Ask Allyson: Aphantasia - Absence Mind's Eye
July 08, 2020
Dear Allyson, 

My question is about an uncommon phenomena known as aphantasia; it is the lack of a visual imagination, the lack of a mind's eye. It makes creating art very difficult sometimes as I have a concept in my mind but really struggle to translate it to paper due to being unable to see the image I would like in my mind. It is a difficult entity to explain because I find it hard to sum up the words to describe the phenomena other than when I try to imagine an image - my mind's eye stays blank and it is almost as though I am describing with words what I should be seeing with imagery.

As a visionary artist yourself, how would you recommend that I go about using my empty mind's eye as it is to create or how to potentially tap into the visual side of my mind's eye. 

Thank you for your time and energy. 

Energy, light and love,

Danni
Ask Allyson Image
Alphabet by Jasper Johns, 1956
Dear Dannielle,

Thank you for writing with an interesting question.  I understand that aphantasia, first described by a polymath genius in 1880, is considered  a mental condition characterized by an inability to voluntarily visualize mental imagery. This disability, seen rarely as a side affect of brain surgery, has remained relatively unstudied and research on the condition is still scarce. Wonder if a psychiatrist or neurologist diagnosed you with aphantasia or are you saying that your sense of the condition resonates with your experience of a lacking imagination?

If you are looking for rehabilitation and a path out of aphantasia, or would like to engage in a practice to overcome aphantasia,  labeling yourself in your mind and representing yourself to others with that label will instead firmly embed the condition in your mind, which is the source of all conditions and all healing. Our teacher, Michael Singer (New York Times Best Seller — The Surrender Experiment: My Journey into Life’s Perfection) often reminds us that all trouble exists in the mind.  Every time you tell yourself or someone else that there is a good reason that you have no imagination, you will reinforce that identity of yourself. Try replacing that internal audiotape with an affirmation. Here’s a great one: “Thank you, God, for my healing.” Also, “I am imagining all that is around me and all that is inside of me.”

Those who make art from their imagination might choose to portray the real world, a fantasy world, abstraction, or art that uses symbols including words. 
In my own painting, I don’t rely on my imagination. In my painting, I conceptualize and plan in grounded physicality more interested in the process sometimes, than the results which are always a surprise. My style of creation, unlike Alex’s which is very imaginative, is conceived more like a game, deciding the steps involved and fulfilling parameters I set for the painting.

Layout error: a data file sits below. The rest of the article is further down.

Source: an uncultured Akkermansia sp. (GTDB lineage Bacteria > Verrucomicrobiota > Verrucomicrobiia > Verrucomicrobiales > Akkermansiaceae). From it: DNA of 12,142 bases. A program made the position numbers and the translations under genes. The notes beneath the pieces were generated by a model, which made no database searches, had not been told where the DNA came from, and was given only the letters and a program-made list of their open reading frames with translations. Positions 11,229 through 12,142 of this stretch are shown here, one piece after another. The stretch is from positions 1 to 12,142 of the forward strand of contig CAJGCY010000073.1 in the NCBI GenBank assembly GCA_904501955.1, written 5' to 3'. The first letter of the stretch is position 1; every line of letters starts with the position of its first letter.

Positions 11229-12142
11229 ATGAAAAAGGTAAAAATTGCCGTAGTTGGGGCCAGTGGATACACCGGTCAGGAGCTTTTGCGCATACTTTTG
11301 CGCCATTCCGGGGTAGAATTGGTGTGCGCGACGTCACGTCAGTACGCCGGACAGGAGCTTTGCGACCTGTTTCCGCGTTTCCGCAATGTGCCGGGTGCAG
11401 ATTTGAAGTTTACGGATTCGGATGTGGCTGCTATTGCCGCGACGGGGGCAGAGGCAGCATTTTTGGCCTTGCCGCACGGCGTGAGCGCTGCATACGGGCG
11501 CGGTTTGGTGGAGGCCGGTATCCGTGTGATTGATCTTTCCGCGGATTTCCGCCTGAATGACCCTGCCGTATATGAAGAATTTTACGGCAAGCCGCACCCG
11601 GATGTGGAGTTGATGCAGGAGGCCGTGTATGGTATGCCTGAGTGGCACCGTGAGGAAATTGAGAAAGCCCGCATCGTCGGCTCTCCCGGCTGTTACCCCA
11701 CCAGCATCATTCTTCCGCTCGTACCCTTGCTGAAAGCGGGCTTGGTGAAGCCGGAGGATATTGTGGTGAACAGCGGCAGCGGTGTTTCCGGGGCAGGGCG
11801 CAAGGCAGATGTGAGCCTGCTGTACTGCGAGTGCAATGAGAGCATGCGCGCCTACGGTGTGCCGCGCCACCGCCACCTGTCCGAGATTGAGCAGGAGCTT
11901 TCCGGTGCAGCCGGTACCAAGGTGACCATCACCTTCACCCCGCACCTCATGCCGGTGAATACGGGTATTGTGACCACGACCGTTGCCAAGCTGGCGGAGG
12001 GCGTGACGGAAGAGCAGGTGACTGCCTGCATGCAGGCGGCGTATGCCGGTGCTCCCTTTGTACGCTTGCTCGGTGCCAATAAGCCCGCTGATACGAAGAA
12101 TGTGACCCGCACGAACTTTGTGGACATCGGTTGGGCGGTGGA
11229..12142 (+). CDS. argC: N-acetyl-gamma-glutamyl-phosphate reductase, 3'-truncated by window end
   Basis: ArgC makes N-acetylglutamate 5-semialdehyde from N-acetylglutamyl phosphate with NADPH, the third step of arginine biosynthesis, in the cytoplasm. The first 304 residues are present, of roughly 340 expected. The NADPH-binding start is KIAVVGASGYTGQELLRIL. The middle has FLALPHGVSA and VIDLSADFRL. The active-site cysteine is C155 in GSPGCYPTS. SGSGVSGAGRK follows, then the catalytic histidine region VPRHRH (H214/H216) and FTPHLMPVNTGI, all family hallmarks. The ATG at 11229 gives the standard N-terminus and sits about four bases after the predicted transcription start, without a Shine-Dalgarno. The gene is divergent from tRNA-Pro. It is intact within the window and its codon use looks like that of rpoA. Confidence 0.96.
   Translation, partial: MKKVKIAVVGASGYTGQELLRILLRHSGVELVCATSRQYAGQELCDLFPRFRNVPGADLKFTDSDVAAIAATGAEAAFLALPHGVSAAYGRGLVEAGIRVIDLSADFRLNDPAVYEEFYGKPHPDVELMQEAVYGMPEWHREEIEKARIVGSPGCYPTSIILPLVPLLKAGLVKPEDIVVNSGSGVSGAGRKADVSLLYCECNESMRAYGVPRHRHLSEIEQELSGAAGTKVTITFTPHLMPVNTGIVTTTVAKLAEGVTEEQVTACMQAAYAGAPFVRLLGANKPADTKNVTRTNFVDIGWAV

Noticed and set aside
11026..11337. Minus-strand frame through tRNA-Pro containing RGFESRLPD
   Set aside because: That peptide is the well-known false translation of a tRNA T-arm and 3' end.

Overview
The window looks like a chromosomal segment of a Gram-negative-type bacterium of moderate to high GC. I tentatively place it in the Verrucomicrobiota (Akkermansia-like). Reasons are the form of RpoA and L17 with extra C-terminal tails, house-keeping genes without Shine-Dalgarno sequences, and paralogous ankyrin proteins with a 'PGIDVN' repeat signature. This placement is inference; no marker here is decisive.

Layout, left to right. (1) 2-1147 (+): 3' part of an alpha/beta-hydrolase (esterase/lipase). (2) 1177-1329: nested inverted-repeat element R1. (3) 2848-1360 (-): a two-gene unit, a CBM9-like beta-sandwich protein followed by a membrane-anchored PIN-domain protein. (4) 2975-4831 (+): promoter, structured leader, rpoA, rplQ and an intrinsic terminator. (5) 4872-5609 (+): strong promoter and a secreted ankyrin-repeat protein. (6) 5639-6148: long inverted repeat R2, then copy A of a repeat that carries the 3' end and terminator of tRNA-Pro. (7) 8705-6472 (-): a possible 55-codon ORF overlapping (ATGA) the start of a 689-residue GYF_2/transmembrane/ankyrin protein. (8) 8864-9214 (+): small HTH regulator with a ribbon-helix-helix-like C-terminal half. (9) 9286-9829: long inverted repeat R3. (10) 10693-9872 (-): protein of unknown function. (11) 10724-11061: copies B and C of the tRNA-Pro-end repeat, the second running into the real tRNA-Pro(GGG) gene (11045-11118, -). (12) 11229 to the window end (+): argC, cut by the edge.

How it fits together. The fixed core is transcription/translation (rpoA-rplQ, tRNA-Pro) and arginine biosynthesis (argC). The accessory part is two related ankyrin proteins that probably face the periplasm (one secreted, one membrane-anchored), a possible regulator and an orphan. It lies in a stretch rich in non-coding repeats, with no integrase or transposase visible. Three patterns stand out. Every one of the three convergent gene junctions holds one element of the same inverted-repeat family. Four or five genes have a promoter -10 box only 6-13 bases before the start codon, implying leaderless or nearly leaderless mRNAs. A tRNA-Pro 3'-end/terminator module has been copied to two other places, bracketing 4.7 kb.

If you want to begin an art practice in spite of aphantasia, set yourself up with a mirror and do a self-portrait. What if you only drew and painted what you could see in the moment? That characterizes much of art. Aphantasia should not keep you from being an artist. 

When you say, “... it is almost as though I am describing with words what I should be seeing with imagery…” my inner voice responds, “Maybe you should be practicing writing. OR making a work of art limited to writing." 

Check out the groundbreaking artwork of Barbara Kruger, Jenny Holzer and Jasper Johns and so many other “blue chip" artists of the 20th and 21st centuries that have used writing as art and even wrote whole stories as paintings. The minimalist created an entire genre out of the subject of emptiness. Maybe that is your subject.

Maybe you’d prefer writing essays, journaling or writing poetry. Start a daily writing practice and bringing your results out of the "studio” for feedback whenever you feel it's time to share.  Don’t forget… there is no such thing as good writing… only good RE-writing.

Another possible approach… Make art about the phenomenon itself. Write down what you know. Hone that writing. Share it. Get feedback and re-write. Make a painting of it or a small book… or a bigger book… Use this "self-label" as a source of power. Play with it. It obviously wants your attention.

Encourage your mind to let your hand create. Just like yoga, at any stage on the journey, the more you practice, the better the results.

In loving service,

Allyson
Recent Questions
Ask Allyson: Paint Question
July 30, 2020
Read more
Ask Allyson: Aphantasia - Absence Mind's Eye
July 08, 2020
Read more
Ask Allyson: The “No-Enthusiasm Zone”
June 22, 2020
Read more
Communion
June 08, 2020
Read more
Art Out of Anger (part 2)
April 23, 2020
Read more
Art Out of Anger
April 22, 2020
Read more
Art & Mothering
April 09, 2020
Read more